Old Civil Wars Never Die: Like Zombies They Are Raised By History to Devour Us
For those who worry over civil war, Spain hovers on the edge of memory: history’s blood-red incandescence now sold as essence of nostalgia.
For those who never bathed in a Pete Seeger concert, receiving Pasionaria baptism as Guantanamera, there are more recent evocations at hand, like Guillermo del Toro’s Pan’s Labyrinth (El laberinto del fauno) and The Devil’s Backbone (El espinazo del diablo). The dark dreamscape of the Republican cause is still lovingly curated in Hollywood. The Spanish Civil War is venerated as a sacred pleasure among churchgoing Woke, titillating and tantalizing the Progressive imagination.
Romanticizing the Republican cause long precedes the Church of Woke. Contemporary Hollywood drafted the missal while battle yet raged, canonizing Americans who volunteered to “fight Fascism” in the Abraham Lincoln Brigade, like the warrior saint Gary Cooper in Hemingway’s novel — then movie — For Whom the Bell Tolls (the author hand-picked both Cooper and Ingrid Bergman for the 1943 film).
There were no more demonic foes than the Spanish fascists (save, perhaps, SS Nazis). The holy aura of this Manichaean battle between good and evil was framed, fixed, and forever affirmed. Hollywood still occasionally reprises the blood on The Spanish Earth with romantic frissons like Hemingway and Gellhorn (2012). The canon was fixed: 110% in favor of the “democratic” Spanish Republic.
In today’s Spain — today’s reality — however, this is apparently no longer enough.
The über-historian of the Spanish Civil War, Stanley Payne, tells us, in May’s issue of First Things, how Spain is now gripped in a kind of modern-day inquisition, seeking to root out all things remotely connected to the Franco era.
Yet he demonstrates how post-Franco Spain seemed to break and throw off the shackles of both Fascism and Communism: First — in the later 1970s — instilling true democratization, which then delivered twenty pacific years of national consensus. Yet such amity was strangely followed by a slow return to partisanship, which, in the past decade, turned hard and uncompromising. Rising up was a Neo-Socialist campaign to take control of politics and culture. Now this impetus is transfigured into a naked appropriation of history itself. Finally, as you can read: To the very criminalization of history.
So the terror and horror of the Spanish Civil War has quite literally been disinterred, and its rotted remains again made holy, or else desecrated, according to their provenance in the scripture of good and evil. Payne’s judgment is damning:
The twenty-first-century ideology of the Spanish left rejects nearly all aspects of the past. It is hostile to most traditional values, unlike classic social democracy or even, in some respects, revolutionary Marxism-Leninism. The new ideology emphasizes cultural and sexual revolution. History is a political show trial, little more than a record of heroes and villains. Its major function is to unmask oppressors, separating past generations into victims to be affirmed and sanctified and victimizers to be silenced and demonized. It projects guilt onto scapegoats of the past, especially if they can somehow be identified with political opponents in the present.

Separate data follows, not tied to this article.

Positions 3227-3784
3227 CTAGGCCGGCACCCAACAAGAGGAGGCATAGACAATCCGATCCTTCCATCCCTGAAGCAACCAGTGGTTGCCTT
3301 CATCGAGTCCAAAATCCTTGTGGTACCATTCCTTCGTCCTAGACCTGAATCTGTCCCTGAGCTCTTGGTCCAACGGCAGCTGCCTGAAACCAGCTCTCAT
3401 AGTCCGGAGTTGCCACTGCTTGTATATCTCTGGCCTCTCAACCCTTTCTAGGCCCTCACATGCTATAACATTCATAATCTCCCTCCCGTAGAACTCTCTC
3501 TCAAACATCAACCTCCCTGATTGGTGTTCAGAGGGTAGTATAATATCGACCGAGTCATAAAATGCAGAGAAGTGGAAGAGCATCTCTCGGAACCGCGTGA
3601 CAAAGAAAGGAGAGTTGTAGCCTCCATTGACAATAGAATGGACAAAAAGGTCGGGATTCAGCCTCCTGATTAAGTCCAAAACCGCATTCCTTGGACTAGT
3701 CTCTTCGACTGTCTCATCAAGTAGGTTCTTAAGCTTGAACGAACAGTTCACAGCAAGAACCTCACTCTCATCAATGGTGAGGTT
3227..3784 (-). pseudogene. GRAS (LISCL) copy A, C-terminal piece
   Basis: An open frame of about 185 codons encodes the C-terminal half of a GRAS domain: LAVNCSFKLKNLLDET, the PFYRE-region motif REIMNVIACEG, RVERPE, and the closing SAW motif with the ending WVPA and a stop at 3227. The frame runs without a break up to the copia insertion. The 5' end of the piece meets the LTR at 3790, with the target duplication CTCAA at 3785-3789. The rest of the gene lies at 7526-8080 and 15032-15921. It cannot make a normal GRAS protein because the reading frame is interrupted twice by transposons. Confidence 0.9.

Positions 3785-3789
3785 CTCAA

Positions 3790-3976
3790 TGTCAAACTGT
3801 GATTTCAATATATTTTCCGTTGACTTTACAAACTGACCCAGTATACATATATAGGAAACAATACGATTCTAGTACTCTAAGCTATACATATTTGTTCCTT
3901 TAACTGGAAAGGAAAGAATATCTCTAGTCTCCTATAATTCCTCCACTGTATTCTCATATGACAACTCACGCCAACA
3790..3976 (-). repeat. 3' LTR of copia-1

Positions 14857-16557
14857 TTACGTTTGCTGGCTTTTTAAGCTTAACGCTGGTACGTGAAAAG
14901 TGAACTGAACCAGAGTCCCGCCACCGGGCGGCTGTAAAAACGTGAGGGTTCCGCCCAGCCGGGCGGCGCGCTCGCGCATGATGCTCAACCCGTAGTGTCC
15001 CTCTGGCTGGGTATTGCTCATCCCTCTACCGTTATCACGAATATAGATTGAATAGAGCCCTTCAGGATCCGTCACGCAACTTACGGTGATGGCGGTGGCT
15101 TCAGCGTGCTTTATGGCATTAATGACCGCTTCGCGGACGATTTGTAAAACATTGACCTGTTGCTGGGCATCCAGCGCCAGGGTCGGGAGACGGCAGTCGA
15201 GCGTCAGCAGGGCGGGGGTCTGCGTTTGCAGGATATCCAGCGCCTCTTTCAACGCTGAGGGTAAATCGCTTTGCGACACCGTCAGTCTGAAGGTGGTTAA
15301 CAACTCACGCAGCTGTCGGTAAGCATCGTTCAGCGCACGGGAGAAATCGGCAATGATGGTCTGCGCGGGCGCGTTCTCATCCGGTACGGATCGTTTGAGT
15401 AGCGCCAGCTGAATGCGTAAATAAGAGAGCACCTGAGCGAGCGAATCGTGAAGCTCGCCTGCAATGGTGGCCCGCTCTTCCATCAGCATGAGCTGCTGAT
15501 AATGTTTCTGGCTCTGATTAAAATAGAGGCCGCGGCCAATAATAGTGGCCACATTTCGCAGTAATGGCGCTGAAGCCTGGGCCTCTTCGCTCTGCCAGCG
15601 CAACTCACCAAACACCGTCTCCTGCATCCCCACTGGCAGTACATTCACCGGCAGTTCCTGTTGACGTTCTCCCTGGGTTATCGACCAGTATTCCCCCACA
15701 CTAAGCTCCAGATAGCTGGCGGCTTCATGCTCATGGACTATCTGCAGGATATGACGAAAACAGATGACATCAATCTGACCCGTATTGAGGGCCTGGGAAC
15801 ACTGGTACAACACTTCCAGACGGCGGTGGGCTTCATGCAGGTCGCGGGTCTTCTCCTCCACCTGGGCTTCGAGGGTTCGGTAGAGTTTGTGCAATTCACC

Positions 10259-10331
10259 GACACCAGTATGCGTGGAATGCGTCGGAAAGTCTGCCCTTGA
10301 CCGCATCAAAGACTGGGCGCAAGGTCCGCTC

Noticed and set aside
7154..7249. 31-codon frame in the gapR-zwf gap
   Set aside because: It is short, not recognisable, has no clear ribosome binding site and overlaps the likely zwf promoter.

The dead are not allowed to rest in peace but are enlisted in the undying struggle between good and evil. Francisco Franco, gone for nearly half a century, must be liturgically disinterred and reburied. The classification of victims and victimizers assumes cultic significance. The former are honored and play salvific roles, much as heroes do in traditional culture. The latter are ritually condemned and cast out. This charade of “memory” is a grotesque, secularized pastiche of Christianity, slapped together by radical anticlericals. It is, in its way, even more “religious” than was the Cult of Reason in the French Revolution.
Can you see how like American society this is, in pulsing, reanimated agonistes! What was, now can never be laid to rest: It must always be slaved to the service of the new theology.
Yet pushing further, how does this seamy electric vivisection of the past serve urgent, current sacred agendas?
Today’s larger Woke message is clear, whether to society in Spain or the United States:
First, it is clear that there is to be no such thing as reconciliation — nor any sort of historical healing.
Second, the Manichaean struggle of the 1930s never went away: it has always been with us. Yet it lay hidden, waiting in occult slumber until called forth.
Third, resistant conservative bastions — and their backward and superstitious vision of life and society — can no longer be tolerated. Its very primitive persistence is sufficient alert that the threat did not end with History.
Fourth, History shows that — unless the call of the primitive is fully eradicated — Spain (America) remains in danger of Fascist reinfection.
So what does this inescapable reanimation of Spain’s hitherto long-buried tragedy tell us about our own national civil war trajectory? Just this: our Church of Woke — like Spain’s — truly seeks to eradicate us: Meaning, the Christian, the familial, the world of ancient human community; now unclean subversive, seditious.
What is happening, right now, in “democratic” Spain, will soon sweep over us Americans wholesale. Can we even imagine how some terror long buried might, like a miraculous demon, rise from the History’s dead to destroy — not simply our civilization — but all our life hopes as well?